US President Donald Trump has denied he was briefed on reported US intelligence that a Russian military intelligence unit secretly offered bounties for killing American troops in Afghanistan.
American intelligence officials concluded months ago that Russian officials had secretly offered the incentives to Taliban-linked militants last year, according to the New York Times.
A senior administration official said the White House planned to brief select members of Congress on the subject on Monday.
Tweeting on Sunday morning, President Trump said that “nobody briefed or told me” or Vice President Mike Pence or Chief of Staff Mark Meadows about “the so-called attacks on our troops in Afghanistan by Russians”.
He added: “Everybody is denying it & there have not been many attacks on us.”
On Saturday, the White House released a statement denying Mr Trump or Mr Pence had been made aware of the reported intelligence.
Press Secretary Kayleigh McEnany said: “This does not speak to the merit of the alleged intelligence but to the inaccuracy of the New York Times story erroneously suggesting that President Trump was briefed on this matter.”
US Director of National Intelligence, John Ratcliffe, said neither the President nor Vice President was “ever briefed on any intelligence alleged” in the newspaper’s report and said the White House statement was “accurate”.
On Saturday, presumptive Democratic presidential nominee Joe Biden said the report, if accurate, was a “truly shocking revelation” about the president and his failure to protect American personnel deployed to Afghanistan and stand up to Russia.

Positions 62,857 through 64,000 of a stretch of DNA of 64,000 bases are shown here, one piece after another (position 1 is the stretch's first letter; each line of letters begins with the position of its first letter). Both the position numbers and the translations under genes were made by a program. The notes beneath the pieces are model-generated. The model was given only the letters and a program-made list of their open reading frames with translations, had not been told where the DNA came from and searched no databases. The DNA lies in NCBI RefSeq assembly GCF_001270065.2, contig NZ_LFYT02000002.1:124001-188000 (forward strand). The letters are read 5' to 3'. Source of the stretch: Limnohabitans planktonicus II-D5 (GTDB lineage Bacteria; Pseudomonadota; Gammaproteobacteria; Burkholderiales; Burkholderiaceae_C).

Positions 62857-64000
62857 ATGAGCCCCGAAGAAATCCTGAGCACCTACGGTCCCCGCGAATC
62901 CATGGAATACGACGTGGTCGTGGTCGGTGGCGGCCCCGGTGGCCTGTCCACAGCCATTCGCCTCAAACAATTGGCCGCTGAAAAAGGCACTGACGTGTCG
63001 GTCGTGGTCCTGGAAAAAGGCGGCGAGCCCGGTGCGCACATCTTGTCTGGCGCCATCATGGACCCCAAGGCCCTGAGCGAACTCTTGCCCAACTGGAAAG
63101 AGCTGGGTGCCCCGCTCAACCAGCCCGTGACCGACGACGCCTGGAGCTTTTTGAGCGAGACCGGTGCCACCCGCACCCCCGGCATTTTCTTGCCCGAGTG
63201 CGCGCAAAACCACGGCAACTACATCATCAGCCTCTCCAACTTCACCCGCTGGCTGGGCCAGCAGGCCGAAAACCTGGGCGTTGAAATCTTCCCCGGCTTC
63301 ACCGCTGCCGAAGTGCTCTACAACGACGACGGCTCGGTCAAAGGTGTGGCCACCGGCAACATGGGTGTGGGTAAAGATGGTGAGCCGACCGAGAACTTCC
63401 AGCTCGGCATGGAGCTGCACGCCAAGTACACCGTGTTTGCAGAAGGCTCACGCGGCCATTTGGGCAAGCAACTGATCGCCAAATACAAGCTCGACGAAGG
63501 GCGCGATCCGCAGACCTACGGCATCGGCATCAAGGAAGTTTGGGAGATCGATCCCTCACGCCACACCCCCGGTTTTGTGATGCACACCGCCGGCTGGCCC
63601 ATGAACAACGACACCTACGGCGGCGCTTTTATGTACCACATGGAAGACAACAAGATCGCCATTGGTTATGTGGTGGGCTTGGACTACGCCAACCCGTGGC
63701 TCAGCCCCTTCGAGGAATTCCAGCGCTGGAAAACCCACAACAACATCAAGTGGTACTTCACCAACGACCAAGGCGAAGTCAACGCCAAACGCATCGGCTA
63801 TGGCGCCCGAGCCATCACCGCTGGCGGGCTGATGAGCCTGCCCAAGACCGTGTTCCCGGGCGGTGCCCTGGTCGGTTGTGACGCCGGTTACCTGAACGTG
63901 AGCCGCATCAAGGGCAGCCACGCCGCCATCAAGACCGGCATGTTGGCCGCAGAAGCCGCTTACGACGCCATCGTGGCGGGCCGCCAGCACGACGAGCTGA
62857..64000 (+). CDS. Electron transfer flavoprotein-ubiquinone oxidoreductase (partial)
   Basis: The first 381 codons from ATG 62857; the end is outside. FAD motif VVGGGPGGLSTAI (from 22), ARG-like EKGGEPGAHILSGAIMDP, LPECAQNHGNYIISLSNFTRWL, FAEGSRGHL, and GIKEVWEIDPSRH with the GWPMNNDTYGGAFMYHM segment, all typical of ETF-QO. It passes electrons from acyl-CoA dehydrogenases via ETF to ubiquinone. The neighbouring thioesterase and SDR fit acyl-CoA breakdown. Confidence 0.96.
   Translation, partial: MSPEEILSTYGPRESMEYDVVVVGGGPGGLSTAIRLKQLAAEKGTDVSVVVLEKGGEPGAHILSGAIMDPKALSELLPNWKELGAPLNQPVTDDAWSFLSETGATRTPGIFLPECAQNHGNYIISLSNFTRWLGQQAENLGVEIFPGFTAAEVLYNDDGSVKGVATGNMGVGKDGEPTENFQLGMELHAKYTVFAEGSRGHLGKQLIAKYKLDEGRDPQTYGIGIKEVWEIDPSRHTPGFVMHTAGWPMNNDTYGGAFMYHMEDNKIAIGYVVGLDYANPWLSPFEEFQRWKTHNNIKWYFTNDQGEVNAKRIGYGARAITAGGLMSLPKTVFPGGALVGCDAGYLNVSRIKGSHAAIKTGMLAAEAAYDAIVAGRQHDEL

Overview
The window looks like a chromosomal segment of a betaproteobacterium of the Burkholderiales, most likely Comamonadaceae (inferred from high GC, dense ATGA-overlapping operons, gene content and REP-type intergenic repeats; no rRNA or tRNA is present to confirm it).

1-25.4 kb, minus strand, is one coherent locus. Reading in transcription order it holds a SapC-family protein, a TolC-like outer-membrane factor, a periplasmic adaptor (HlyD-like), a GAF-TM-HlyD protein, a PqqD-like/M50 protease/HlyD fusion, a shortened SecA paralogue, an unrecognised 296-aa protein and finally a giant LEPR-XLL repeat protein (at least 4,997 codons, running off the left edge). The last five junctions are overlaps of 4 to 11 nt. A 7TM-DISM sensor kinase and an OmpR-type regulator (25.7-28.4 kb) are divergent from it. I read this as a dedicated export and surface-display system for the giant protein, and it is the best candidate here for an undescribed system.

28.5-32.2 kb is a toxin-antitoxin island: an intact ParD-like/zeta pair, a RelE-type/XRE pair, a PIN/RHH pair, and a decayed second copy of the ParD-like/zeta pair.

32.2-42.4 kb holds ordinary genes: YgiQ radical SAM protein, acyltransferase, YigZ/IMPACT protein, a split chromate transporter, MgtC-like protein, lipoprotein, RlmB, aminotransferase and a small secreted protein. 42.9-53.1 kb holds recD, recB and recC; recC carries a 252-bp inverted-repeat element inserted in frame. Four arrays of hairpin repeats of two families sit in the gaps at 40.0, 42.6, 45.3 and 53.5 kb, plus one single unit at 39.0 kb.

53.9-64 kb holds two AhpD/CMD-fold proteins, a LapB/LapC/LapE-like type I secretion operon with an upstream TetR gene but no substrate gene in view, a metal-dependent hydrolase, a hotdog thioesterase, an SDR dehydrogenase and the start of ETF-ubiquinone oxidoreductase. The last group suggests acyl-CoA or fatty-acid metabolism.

Russia described the report as “nonsense” and its foreign ministry said: “This unsophisticated plant clearly illustrates the low intellectual abilities of the propagandists of American intelligence, who instead of inventing something more plausible have to make up this nonsense.”
A spokesman from the Taliban said the militants “strongly reject this allegation” and are not “indebted to the beneficence of any intelligence organ or foreign country".
Former national security adviser John Bolton, who was forced out by the President in September, has since written a book about his time in the White House.
He said: “It is pretty remarkable the president’s going out of his way to say he hasn’t heard anything about it, one asks, why would he do something like that?”
He added if the report is true, it may look like Mr Trump was "negligent".
The Times, citing unnamed officials familiar with the intelligence, said findings were handed to Mr Trump and discussed by his National Security Council in late March.
The report said that officials generated potential responses, beginning with a diplomatic complaint to Russia, but that the White House has yet to authorise any action.
Cover image: Library picture of US President Donald Trump (Picture: PA).